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7/10
Stylish but Soft-Hitting
9 August 2007
"Enron: The Smartest Guys in the Room" is suave and well-crafted, but betrays some wishful thinking and apologist tendencies.

Some ex-Enron workers venture poetic but unmerited speculations about their corrupter associates, conjuring hypothetical images of their former friends now reflecting back on their transgressions and experiencing ethical remorse. We are subjected to clichés about their having to face their own "shadows" and whatnot, all of it speculative, and in spite of any evidence that they ever experienced a moral twinge or regretted anything other than getting caught.

There's also an insidious "slippery slope" message, some philosophical waxing upon the blurriness of ethical lines, and depictions of compulsive personalities, all of which introduce unwarranted moral ambiguity. Bethany McLean, one of the investigative journalists, surprisingly lays overmuch of the blame on Andrew Fastow, declaring that the fraud started with him (!) even though Fastow is elsewhere shown to have been recruited into a company already corrupt from the top down. There is some subtle attempt at containment here. This film skewers the culprits one moment, but then shrinks from the implications.

The WORST example is a naive question given undue emphasis by being left "provocatively" open-ended. The narrator, Peter Coyote, asks, "What motivated the corrupt traders? Was it their million dollar bonuses? Or was it docile complicity?" (I'm paraphrasing here) A no-brainer answer you might think, but then - I kid you not - the documentary suggests the second possibility and launches into the fascinating but entirely irrelevant Milgram experiment, in which reluctant subjects are persuaded by an authority figure to voluntarily electrocute others. But Enron traders were a uniformly sanguine lot, evidenced by testimonials and taped conversations displaying naked greed and delight (generous clips of which are included in the documentary). Yet we are supposed to imagine they were the victims of obedience training?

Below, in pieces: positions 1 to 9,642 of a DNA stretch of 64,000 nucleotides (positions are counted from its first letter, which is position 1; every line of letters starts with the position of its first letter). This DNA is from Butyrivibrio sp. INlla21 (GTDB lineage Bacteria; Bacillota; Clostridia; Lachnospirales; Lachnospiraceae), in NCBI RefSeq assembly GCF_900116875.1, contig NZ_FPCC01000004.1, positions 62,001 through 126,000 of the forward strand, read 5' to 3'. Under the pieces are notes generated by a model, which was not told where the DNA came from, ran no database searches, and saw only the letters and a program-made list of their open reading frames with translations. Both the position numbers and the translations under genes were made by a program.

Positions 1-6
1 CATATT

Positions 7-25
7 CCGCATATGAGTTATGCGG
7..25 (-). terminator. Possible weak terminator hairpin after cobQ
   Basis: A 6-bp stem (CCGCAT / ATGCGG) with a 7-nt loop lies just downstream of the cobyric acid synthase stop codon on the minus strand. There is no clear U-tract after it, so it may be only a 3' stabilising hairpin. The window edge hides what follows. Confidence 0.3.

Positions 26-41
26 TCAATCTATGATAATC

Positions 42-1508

It's a bit much...

Maybe two or three of the commentators don't pussyfoot around, and through them "The Smartest Guys" successfully conveys the perils of the free market and deregulation; but these lessons get watered down by wistful undertones and feigned ambiguity. Post-Enron, the communist charge that capitalists are "cannibals" now seems undeniably apt. Yet we forever flatter ourselves, rehearsing the cant of the free market ideology, according to which the profit motive encourages 1) innovation and 2) hard work. Granted. But what the pundits and economists invariably overlook is that the profit motive also encourages 3) robbery. Adam Smith's *other* "invisible hand," if you will ...hidden behind the back and gripping a knife! Enron calls for an inquiry into the nature of capitalism, not an explanation based upon specific personalities. Human nature is what it is, and there will always be people ready and willing to cut throats when given motivation and opportunity. To misquote the NRA: People don't kill people.. incentives do.

Final criticism: a bit of shabby hypocrisy. One of the Enron execs is portrayed as having sleazy encounters with strippers; the viewer is then dutifully treated to lots of footage of nude strippers... ha!
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8/10
Postmodern yet powerful
19 January 2007
A unique combination of a western and an existentialist black comedy.

The two foils are Kirk Douglas as a cunning and charming prisoner, and Henry Fonda as his steady and observant warden. They match wits within a teeming ecology of interesting characters. Burgess Meredith is the heart of the ensemble and provides several poignant moments: the bath scene and his reaction to a shooting are unforgettable.

You'll either hate or love the way "A Crooked Man" subverts the conventions of the genre. The tone of the movie is purposefully inconsistent. One moment, it's sympathetic and moving. The next it's cold and nihilistic. The humor is particularly unique for how it brings slapstick and abstraction together. Consider the way Ah-ping meets his end, or the film's obvious disingenuous portrayal of the schoolteacher's fate. Behind these profoundly idiotic scenes is something profound. One caveat: a pointless and homophobic subplot mars this otherwise perfect film.

"A Crooked Man" will be a real treat for those who like films that leave the well-beaten path.
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